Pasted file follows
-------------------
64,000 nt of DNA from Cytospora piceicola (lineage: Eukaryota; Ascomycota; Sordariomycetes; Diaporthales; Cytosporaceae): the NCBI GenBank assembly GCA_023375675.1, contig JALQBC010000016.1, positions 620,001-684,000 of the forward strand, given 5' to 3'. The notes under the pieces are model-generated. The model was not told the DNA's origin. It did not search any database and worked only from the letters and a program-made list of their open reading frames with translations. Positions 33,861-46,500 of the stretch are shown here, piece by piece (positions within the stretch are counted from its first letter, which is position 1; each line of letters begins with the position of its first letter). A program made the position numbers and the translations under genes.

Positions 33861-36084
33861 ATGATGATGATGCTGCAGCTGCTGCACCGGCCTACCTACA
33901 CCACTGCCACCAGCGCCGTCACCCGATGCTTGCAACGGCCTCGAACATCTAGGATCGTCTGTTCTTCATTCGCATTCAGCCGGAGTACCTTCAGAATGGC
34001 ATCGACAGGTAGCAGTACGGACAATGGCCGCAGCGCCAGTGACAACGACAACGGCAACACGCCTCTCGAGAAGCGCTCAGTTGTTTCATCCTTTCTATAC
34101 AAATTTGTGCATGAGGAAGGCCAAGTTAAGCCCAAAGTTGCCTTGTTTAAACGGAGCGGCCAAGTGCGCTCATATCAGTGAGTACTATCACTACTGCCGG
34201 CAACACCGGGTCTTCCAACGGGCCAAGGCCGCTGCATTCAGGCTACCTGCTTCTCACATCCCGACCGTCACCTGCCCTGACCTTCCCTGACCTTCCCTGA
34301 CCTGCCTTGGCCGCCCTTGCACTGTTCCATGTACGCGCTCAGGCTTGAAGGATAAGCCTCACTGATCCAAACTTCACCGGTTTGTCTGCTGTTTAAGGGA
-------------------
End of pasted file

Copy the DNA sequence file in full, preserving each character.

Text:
64,000 nt of DNA from Cytospora piceicola (lineage: Eukaryota; Ascomycota; Sordariomycetes; Diaporthales; Cytosporaceae): the NCBI GenBank assembly GCA_023375675.1, contig JALQBC010000016.1, positions 620,001-684,000 of the forward strand, given 5' to 3'. The notes under the pieces are model-generated. The model was not told the DNA's origin. It did not search any database and worked only from the letters and a program-made list of their open reading frames with translations. Positions 33,861-46,500 of the stretch are shown here, piece by piece (positions within the stretch are counted from its first letter, which is position 1; each line of letters begins with the position of its first letter). A program made the position numbers and the translations under genes.

Positions 33861-36084
33861 ATGATGATGATGCTGCAGCTGCTGCACCGGCCTACCTACA
33901 CCACTGCCACCAGCGCCGTCACCCGATGCTTGCAACGGCCTCGAACATCTAGGATCGTCTGTTCTTCATTCGCATTCAGCCGGAGTACCTTCAGAATGGC
34001 ATCGACAGGTAGCAGTACGGACAATGGCCGCAGCGCCAGTGACAACGACAACGGCAACACGCCTCTCGAGAAGCGCTCAGTTGTTTCATCCTTTCTATAC
34101 AAATTTGTGCATGAGGAAGGCCAAGTTAAGCCCAAAGTTGCCTTGTTTAAACGGAGCGGCCAAGTGCGCTCATATCAGTGAGTACTATCACTACTGCCGG
34201 CAACACCGGGTCTTCCAACGGGCCAAGGCCGCTGCATTCAGGCTACCTGCTTCTCACATCCCGACCGTCACCTGCCCTGACCTTCCCTGACCTTCCCTGA
34301 CCTGCCTTGGCCGCCCTTGCACTGTTCCATGTACGCGCTCAGGCTTGAAGGATAAGCCTCACTGATCCAAACTTCACCGGTTTGTCTGCTGTTTAAGGGA